- Follow up – Not many restaurants do this, as they don’t always have the customers’ contact details (except if the customer has made a booking). Still, follow-ups are very important, even if it is done universally via social media. This also gives you the opportunity to learn more about current trends and expectations among your fans.
To book a Travelling Mystery Guest workshop on the Restaurant Wheel, contact Renate: email@example.com / 082 336 1562.
Isn’t it true that you always want to know the story of the destination you visit? I want to know where the restaurant’s name came from, where the photos on the wall were taken and who the old “tannie” was who’s recipe is used in the signature dish.
We all want to know.
One place that got the message loud and clear is OJ’s, a small, quaint restaurant that could easily be mistaken for a take-away shop on route through one of the Freestate towns, Heilbron. From the outside it doesn’t promise much, but believe you me, on the inside it’s a completely different story – literally.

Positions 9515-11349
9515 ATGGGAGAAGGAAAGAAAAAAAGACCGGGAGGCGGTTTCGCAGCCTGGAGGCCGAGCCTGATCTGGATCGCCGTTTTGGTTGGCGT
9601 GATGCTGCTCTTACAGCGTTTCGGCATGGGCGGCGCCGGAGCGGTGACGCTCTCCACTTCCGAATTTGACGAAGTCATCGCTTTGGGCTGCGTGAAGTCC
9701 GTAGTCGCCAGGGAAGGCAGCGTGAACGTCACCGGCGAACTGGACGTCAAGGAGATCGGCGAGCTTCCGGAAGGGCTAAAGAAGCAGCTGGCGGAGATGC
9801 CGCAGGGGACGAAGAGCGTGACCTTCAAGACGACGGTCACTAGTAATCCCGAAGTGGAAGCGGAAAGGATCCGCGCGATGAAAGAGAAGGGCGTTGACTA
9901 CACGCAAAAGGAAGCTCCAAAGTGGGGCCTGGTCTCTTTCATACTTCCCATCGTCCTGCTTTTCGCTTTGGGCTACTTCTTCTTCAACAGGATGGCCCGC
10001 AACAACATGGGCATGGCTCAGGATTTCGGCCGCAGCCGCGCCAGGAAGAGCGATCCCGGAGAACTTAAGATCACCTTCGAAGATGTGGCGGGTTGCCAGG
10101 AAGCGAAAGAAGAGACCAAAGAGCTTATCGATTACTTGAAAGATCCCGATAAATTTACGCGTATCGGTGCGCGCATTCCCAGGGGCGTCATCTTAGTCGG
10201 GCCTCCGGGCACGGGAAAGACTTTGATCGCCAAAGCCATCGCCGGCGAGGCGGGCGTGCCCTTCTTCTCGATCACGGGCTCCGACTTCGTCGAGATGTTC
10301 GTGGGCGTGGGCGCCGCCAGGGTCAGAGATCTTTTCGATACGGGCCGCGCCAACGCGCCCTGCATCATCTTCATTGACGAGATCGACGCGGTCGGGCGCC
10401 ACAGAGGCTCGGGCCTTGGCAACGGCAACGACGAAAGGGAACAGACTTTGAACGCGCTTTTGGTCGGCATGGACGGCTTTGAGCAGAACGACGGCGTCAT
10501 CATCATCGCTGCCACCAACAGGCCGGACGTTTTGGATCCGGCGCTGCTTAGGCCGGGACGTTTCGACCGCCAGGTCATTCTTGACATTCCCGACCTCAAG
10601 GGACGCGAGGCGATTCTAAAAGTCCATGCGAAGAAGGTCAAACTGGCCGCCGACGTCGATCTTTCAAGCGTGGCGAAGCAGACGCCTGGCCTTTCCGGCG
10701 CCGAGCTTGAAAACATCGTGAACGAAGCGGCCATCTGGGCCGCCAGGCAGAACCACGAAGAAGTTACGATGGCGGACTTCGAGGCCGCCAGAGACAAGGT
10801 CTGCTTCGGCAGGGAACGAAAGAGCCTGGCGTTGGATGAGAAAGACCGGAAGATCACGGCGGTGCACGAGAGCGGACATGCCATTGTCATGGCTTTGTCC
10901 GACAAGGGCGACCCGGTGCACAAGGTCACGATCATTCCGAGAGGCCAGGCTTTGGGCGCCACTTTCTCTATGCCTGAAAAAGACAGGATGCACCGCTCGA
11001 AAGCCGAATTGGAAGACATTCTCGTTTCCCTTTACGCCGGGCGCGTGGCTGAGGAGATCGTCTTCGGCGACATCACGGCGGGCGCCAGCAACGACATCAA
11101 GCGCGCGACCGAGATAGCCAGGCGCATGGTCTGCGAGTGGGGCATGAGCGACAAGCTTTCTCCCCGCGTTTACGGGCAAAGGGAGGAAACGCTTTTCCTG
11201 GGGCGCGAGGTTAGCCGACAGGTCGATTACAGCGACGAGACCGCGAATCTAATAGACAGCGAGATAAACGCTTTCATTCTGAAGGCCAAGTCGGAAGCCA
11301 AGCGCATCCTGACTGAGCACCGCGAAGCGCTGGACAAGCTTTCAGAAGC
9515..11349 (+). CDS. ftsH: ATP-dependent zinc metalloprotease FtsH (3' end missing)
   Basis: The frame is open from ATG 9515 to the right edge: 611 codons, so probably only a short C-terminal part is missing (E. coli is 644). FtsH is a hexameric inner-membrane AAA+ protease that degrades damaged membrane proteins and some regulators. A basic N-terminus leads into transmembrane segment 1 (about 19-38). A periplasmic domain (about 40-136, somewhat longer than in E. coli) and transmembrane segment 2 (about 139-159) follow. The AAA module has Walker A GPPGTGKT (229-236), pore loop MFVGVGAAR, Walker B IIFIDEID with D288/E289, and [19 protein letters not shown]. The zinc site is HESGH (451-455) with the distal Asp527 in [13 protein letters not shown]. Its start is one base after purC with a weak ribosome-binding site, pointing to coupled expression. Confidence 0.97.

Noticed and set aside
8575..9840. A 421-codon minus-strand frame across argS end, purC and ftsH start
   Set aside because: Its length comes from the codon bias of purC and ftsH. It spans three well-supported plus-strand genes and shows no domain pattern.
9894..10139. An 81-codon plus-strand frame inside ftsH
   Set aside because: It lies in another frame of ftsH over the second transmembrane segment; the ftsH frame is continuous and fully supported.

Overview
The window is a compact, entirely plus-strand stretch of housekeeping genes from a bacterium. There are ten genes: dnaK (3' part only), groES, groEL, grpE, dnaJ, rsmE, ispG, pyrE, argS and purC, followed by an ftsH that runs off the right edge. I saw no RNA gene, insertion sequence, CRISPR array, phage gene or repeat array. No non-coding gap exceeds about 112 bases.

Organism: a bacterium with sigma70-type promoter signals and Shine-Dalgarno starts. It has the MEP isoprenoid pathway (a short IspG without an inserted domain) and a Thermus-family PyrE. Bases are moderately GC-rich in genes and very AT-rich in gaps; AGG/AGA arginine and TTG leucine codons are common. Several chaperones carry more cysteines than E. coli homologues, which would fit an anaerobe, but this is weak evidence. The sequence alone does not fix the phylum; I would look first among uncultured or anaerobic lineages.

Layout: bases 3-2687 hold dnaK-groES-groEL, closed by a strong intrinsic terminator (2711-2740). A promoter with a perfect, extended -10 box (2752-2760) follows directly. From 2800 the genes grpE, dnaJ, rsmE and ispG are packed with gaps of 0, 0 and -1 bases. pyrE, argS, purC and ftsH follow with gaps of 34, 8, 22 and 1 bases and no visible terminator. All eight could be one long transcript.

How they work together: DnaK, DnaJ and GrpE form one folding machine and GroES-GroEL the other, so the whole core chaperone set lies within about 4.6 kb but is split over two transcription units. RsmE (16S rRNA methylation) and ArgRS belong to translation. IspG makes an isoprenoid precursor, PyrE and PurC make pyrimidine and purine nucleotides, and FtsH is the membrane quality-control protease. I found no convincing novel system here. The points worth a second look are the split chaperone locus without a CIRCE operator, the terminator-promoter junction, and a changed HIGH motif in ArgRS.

Do you remember the time when all South African cars had yellow coloured number plates? The time when towns could still be identified just by looking at one’s car? Well, that is where OJ’s’ story begins. OJ was Heilbron’s number plate code. Today these number plates are part of the name and décor in one of Heilbron’s finest restaurants. It tells stories of days gone by and paintings of old cars with OJ number plates hang proudly against the walls. The menu has also been carefully planned – catering for the farming community that it is, but also for those who appreciate that extra touch. Still, the community can identify with its story, which is why many of them will keep coming back.
Tips on how to tell your story:
- Use the town’s history as a theme and a timeline.
- Involve the community.
- Be creative and use old things to create new things.
- Include the theme in your décor, your name and your menu items.
- Add items to the menu which you know the community will enjoy and then just give it an extra touch to make it look more appealing.